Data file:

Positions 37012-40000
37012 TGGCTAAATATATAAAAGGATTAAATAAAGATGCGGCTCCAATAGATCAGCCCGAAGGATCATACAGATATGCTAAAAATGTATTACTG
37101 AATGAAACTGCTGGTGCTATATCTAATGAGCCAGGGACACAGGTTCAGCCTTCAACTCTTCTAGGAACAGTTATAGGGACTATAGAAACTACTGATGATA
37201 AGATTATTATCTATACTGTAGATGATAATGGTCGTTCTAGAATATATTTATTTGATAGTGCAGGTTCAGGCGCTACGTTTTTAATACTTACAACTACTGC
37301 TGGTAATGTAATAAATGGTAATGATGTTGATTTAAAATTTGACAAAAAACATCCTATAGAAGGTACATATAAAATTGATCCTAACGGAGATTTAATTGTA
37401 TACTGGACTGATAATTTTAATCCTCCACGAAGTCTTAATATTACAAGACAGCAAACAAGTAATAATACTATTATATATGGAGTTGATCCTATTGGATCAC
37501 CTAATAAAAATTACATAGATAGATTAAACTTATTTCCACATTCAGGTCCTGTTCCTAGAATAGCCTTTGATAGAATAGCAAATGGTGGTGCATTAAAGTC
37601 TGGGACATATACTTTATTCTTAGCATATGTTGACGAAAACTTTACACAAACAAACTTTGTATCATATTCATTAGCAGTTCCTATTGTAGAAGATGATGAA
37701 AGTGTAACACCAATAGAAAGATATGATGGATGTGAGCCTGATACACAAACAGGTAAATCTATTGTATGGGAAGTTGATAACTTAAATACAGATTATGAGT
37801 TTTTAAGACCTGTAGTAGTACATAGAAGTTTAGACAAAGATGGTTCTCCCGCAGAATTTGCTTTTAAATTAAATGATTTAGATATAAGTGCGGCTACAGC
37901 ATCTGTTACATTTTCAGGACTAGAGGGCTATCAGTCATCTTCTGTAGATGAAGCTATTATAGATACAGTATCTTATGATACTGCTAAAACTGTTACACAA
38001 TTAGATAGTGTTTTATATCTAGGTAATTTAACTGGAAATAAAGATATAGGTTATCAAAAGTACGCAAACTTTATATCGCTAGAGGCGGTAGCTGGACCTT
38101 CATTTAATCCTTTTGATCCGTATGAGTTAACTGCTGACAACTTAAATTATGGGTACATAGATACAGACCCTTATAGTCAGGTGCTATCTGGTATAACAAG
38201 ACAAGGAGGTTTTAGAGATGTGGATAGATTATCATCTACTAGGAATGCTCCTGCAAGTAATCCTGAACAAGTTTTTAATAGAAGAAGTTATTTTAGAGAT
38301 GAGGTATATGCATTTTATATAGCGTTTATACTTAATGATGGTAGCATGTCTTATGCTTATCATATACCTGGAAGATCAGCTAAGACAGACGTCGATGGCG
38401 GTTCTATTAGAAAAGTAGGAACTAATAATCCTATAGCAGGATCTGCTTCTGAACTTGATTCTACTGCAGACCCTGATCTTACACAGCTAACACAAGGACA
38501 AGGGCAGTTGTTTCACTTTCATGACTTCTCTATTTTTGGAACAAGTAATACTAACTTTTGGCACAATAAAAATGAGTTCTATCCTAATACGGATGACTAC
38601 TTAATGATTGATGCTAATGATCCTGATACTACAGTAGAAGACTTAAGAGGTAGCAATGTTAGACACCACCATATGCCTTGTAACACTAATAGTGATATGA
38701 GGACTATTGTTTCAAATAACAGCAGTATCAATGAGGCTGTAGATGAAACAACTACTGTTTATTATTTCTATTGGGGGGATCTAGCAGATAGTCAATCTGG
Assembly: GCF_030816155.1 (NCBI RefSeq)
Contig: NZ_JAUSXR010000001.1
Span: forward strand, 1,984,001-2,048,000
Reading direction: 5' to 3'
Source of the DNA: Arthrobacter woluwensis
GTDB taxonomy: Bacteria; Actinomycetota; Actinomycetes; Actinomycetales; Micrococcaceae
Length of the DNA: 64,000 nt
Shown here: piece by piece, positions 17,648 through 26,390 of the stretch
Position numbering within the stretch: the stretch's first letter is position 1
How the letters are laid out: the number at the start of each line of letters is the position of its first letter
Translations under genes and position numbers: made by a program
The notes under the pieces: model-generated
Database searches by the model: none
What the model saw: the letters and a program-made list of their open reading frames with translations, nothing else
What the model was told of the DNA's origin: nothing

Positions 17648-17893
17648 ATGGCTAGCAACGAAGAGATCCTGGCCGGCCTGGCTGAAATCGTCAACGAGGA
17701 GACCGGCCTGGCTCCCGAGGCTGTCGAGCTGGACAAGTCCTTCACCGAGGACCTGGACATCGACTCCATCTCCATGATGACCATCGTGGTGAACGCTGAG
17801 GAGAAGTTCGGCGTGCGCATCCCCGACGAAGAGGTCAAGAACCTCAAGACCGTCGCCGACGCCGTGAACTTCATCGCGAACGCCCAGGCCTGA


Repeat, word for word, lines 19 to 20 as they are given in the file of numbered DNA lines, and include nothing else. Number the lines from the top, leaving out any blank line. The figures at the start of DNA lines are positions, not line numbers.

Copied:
38701 GGACTATTGTTTCAAATAACAGCAGTATCAATGAGGCTGTAGATGAAACAACTACTGTTTATTATTTCTATTGGGGGGATCTAGCAGATAGTCAATCTGG
Assembly: GCF_030816155.1 (NCBI RefSeq)